Category Archives: earth

A Coal Free Day in the UK!

From BI

Hannah Martin, head of energy at Greenpeace UK, said: “The first day without coal in Britain since the Industrial Revolution marks a watershed in the energy transition. A decade ago, a day without coal would have been unimaginable, and in 10 years’ time our energy system will have radically transformed again.

A good excuse for hoisting a pint! Hooray!

The New Challenge for Coastal Cities

Many thriving cities are on the water. It has been, after all, one of the best ways to monetize location – by being a transit hub through a port. Even with our modern transit alternatives, this is still true.  It is also true that cities located on coasts face a rather serious issue – rising water levels.

This is not a matter for future concern only. Consider this from Wired

In Miami Beach, they call it “sunny-day flooding.” You’ll be hanging out downtown under clear blue skies—only to see, whoa, the streets slowly filling with water.

Miami Beach, Florida, is a coastal city built on porous limestone, so as climate change melts polar ice into the oceans, water is literally pushed up out of the ground. “It’s an eerie, scary, unnerving feeling, like something out of a sci-fi movie,” says Philip Levine, mayor of the city of 90,000. On days when Miami Beach actually gets a coastal storm, it can see a 2-foot flood.

To confront this challenge, Miami is investing NOW approximately $200 million.

The next time you get into a discussion about whether anything should be done about climate change, consider this story.  The bill is already coming due.

There Was this Yak that Wanted to Hitch a Ride to Siberia …

Yes, we are talking about something like this

Image result for Yak

Though the yak herself was not specifically thinking about hitching a ride, the yak wants to be in Siberia.

Why? Because that habitat is perfect for Yaks. And it is in our interest to help lots of yaks get there. Why? Because when Yaks live there, they tamp down the snow, and this causes much deeper freezing.  Deeper freezing helps preserve the permafrost.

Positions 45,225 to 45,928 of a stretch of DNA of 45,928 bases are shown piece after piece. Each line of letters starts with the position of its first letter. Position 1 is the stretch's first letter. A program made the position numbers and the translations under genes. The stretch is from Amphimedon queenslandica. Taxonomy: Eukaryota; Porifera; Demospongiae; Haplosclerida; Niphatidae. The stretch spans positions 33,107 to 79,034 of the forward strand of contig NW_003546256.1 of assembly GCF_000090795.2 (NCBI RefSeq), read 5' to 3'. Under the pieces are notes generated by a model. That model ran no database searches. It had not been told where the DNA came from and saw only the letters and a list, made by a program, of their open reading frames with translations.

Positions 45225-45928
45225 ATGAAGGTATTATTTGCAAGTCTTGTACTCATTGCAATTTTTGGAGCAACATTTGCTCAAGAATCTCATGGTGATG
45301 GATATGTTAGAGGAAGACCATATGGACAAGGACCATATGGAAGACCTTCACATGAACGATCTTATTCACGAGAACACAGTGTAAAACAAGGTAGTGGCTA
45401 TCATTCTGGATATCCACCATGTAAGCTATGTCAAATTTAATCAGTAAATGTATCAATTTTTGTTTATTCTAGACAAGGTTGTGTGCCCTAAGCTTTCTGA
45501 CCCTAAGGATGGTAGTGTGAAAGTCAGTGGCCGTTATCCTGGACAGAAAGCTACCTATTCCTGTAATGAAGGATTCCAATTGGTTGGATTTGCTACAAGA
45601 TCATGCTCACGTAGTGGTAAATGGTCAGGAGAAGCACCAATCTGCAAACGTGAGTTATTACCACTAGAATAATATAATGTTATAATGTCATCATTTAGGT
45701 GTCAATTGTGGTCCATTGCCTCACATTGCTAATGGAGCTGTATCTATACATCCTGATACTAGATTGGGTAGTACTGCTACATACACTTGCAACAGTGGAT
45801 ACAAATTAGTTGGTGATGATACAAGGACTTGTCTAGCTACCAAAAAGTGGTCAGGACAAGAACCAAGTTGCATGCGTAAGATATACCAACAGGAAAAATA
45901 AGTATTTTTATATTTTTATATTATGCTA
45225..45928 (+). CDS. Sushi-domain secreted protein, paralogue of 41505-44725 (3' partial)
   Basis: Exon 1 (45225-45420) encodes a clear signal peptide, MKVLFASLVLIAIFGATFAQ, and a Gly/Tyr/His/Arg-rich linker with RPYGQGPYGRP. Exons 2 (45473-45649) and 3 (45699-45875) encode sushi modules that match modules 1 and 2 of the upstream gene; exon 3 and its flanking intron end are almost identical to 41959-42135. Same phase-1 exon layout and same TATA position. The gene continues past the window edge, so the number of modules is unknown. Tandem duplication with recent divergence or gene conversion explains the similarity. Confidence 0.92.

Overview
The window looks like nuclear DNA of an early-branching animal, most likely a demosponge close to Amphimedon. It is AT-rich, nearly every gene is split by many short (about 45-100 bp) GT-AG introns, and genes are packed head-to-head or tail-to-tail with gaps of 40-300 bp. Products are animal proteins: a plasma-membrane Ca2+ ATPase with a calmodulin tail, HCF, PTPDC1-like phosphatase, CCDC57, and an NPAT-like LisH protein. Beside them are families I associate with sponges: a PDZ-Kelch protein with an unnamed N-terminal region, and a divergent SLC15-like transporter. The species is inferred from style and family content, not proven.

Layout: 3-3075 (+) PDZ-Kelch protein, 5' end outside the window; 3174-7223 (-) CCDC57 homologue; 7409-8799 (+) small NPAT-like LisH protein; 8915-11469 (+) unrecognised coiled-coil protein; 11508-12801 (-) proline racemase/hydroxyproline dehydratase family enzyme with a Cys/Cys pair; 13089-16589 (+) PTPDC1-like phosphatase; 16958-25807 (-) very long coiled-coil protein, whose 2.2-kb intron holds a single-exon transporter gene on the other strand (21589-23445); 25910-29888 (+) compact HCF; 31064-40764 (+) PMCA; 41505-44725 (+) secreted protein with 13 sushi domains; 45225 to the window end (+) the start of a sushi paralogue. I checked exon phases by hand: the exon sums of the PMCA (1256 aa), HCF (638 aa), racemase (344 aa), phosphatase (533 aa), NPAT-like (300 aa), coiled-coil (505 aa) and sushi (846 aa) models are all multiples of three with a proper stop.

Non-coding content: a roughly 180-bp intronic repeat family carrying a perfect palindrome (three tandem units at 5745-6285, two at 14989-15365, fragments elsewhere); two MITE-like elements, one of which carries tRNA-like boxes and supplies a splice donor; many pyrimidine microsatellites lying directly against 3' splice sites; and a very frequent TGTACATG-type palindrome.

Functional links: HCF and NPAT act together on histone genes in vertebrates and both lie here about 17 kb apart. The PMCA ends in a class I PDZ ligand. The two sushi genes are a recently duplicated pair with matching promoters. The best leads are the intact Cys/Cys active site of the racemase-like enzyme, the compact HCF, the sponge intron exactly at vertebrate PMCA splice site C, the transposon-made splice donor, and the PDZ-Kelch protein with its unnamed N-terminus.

And as you may have heard, the melting permafrost releases a huge amount of carbon gasses into the atmosphere. Niht gut for climate change.!

So what does this have to do with us? We can help get thoseYak to Siberia via a very cool Kickstarter campaign!

Check it out! Tell a friend!

Paris and Le Smog

President Trump has thought it wise to roll back emissions standards for US cars. Across the pond, Europeans are realizing how important higher standards are.

Paris is a good example. We all love to love Paris. We don’t all love Parisian air pollution, caused mainly by its auto traffic. Paris air quality is among the lowest in Europe.

Paris has been trying to do something about this. Indeed, one might argue that Paris has to do something about this in order to retain its reputation as the world’s charm capital.  This image gets your attention

Image result for Eiffel Tower in smog

Yes, that is the Eiffel Towe on the left.

Traffic restrictions have indeed had a negative effect on commuting.   these restrictions were imposed before any alternatives were in place. Still …

It’s not yet clear if the closure of the lower quays has reduced pollution nearby; figures will be released next month. But, unless you’re a grumpy commuter trapped in traffic nearby, it feels nigh-on impossible to disagree with the city’s decision to close them. Walking the quayside at sunset, almost nothing seems more beautiful than the parade of grand honey-colored buildings lining the banks, or their wild cubist reflections on the wind-whipped river. The last of the evening sun floodlights the rooftops and a small group of young people are drinking beer and laughing, not so loudly that they disturb a nearby man daydreaming on the quayside, absent-mindedly poking the water with a stick. In ten years, a visitor will struggle to believe that cars were ever allowed to dominate this space.

Image result for Paris  quayside


Why We Don’t Have thorium Reactor Prototypes

Nuclear reactors that use thorium have been discussed for a long time. Initially (back in the 1950’s) they presented a better option for producing nuclear power. But uranium-based reactors could be used to make weapon-grade material.  So thorium designs were rejected.  Better, but rejected.

And that is still the story. But now the arguments for not exploring how to make commercial grade thorium reactors is that the cost of renewables will keep falling.  Errr … that sounds like a decent argument. But NO ONE in their right mind argues that energy from renewable sources will be enough to meet all of our energy needs for the foreseeable future.

In this article, you get the more complete picture of why thorium is very interesting, and why we are spending so little on it.

Good News on Global CO2 Emissions

Here it is

Global CO2 emissions from energy have stayed flat, even as the world economy has kept chugging along, according to a new report by the International Energy Agency. It’s the first time that’s happened without a sharp economic slowdown (as in the early 1980s):

Staying flat does not mean the end of climate change. It does mean that we have made a start in decoupling economic growth and CO2 emission growth.